To profit in the current oil and gas space, investors have to move down the food chain to find "unusual bargains," says Randall Abramson, CEO and portfolio manager with Toronto-based Trapeze Asset Management. Abramson expects global demand to return oil to $75–85/barrel inside 12 months, which means you won't have to wait long to see those bargains rise with the tide. In this interview with The Energy Report, Abramson discusses several bargains in the junior oil and gas space, as well as a handful of serviceable service names.
The Energy Report: In a previous interview, you said that Trapeze Asset Management uses its valuation model from a bottom-up perspective to tell you where to find individual bargains, and from a top-down perspective to tell you whether markets or sectors are overvalued, undervalued or fairly valued. What is that model telling you about today's oil and gas space?
Randall Abramson: Overall, the U.S. stock market appears to be smack on its fair market value and, unusually, has held there for about a year. In fact, we have had the least amount of volatility in the first six months of 2015 than, apparently, in any first six-month period in history.
That said, with oil and gas prices having dropped so far from this point last year, the industry appears to be trading at a 20% discount. Some of the quality names are only bargains assuming higher oil and gas prices, which is reasonable given that oil is trading below the average cost of production—and way below where it ought to, since it normally trades at a premium to the cost of production. Some of the smaller names have traded way off, and they represent unusual bargains even at today's oil prices. Those names appear particularly attractive.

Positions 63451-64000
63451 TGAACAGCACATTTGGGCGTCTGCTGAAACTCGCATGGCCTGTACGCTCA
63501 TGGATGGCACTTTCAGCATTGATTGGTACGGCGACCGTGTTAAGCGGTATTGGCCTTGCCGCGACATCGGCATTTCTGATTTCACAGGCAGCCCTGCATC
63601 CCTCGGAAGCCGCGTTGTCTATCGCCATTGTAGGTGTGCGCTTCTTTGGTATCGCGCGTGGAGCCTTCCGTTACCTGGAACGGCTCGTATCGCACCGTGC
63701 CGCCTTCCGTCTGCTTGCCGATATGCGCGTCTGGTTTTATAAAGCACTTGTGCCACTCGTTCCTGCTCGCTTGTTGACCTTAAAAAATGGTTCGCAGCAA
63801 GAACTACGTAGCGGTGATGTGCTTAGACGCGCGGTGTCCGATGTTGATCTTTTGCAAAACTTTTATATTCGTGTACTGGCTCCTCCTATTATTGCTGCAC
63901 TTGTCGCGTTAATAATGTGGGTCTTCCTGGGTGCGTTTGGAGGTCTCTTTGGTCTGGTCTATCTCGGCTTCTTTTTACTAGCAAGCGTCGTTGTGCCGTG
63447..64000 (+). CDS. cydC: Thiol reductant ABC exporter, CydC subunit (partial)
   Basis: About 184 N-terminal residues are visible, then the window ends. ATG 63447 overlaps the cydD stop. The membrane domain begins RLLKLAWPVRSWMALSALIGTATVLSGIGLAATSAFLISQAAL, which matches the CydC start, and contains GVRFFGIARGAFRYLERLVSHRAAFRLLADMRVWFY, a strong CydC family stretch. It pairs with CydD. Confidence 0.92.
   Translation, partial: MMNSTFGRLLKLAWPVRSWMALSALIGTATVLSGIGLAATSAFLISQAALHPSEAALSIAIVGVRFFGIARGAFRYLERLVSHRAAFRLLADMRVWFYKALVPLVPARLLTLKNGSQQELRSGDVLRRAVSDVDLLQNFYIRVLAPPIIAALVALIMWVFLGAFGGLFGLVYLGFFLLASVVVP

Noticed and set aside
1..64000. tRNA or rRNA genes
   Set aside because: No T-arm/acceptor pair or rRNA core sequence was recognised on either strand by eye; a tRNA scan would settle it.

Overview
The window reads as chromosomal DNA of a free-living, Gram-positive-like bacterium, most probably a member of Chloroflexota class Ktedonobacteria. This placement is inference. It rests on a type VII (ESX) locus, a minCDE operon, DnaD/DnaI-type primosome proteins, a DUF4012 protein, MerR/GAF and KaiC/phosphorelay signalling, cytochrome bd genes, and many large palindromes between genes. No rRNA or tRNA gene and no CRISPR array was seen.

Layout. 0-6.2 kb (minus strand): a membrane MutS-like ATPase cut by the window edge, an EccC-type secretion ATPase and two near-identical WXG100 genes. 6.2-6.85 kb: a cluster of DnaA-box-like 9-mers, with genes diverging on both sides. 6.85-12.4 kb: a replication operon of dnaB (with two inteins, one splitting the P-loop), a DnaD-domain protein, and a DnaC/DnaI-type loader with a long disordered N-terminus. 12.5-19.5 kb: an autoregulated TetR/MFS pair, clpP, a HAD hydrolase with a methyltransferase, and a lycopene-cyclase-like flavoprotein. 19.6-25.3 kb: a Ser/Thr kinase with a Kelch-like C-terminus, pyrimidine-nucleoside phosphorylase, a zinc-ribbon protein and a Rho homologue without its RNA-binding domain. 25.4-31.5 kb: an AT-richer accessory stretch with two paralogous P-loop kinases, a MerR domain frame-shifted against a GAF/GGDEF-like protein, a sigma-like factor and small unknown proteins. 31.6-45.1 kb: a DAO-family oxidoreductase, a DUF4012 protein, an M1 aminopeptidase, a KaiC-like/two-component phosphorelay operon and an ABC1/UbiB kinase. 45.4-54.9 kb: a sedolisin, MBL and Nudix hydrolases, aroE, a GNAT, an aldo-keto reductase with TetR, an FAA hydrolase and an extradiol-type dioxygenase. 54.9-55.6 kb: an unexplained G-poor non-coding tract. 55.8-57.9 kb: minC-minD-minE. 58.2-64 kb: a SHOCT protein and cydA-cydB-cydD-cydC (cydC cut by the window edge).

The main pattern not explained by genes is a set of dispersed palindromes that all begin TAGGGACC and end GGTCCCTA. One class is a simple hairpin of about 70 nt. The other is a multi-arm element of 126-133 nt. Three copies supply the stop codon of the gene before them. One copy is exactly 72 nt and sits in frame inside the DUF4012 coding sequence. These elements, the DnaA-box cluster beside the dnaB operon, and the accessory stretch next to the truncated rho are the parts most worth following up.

TER: Do you see Iran flooding an already flooded market with crude after the recent landmark nuclear deal?
RA: We don't. Based on the readings we've done, we think there's only a few hundred thousand barrels per day that Iran could add to the system. Total Iranian production today is roughly 2.8 million barrels a day (2.8 MMbbl/d). It could possibly get to about 3.2 MMbbl/d, but it's not going to be all that meaningful to the overall picture, in our view, given ever-growing demand and declining or flat-lining supplies around the world.
TER: What did you make of the recent American Petroleum Institute (API) crude inventory numbers?
RA: The numbers in the U.S. mask the reality. They show big inventory growth, but it's somewhat based on a model. Our readings show there are some potential inaccuracies, because U.S. demand seems to be growing smartly, yet the U.S. Department of Energy's production figures are model-based and likely overstated. U.S. production has likely flatlined. We expect to see the inventories wane in the months ahead. Already, only 19 MMbbl have been added this year, since May, versus 24 MMbbl normally.
Global oil inventories are more important to the oil market and are more in line. That's because, in the global market, we haven't seen the oversupply issues that we've seen in the States. Global demand for oil has grown even faster than the most bullish prognosticators have predicted.
TER: What is the current drill rig count in the U.S.? How does that influence your view on near-term and medium-term oil and gas prices?
RA: We're down to about 870 rigs in the U.S. That's less than half of the peak. That tells us that, even if we are more efficient today, there are fewer people finding oil and gas. The decline rate, particularly in the shales, where most of the growth has come from, is huge, especially in the early stages. While we have yet to see major declines in U.S. production, it's inevitable that production is going to be flat or down for the foreseeable future, unless we have a massive recovery in the oil price. Even still, I doubt that most boards would approve drilling projects unless they are highly robust because of the glut-less decline in the oil price in the absence of a recession.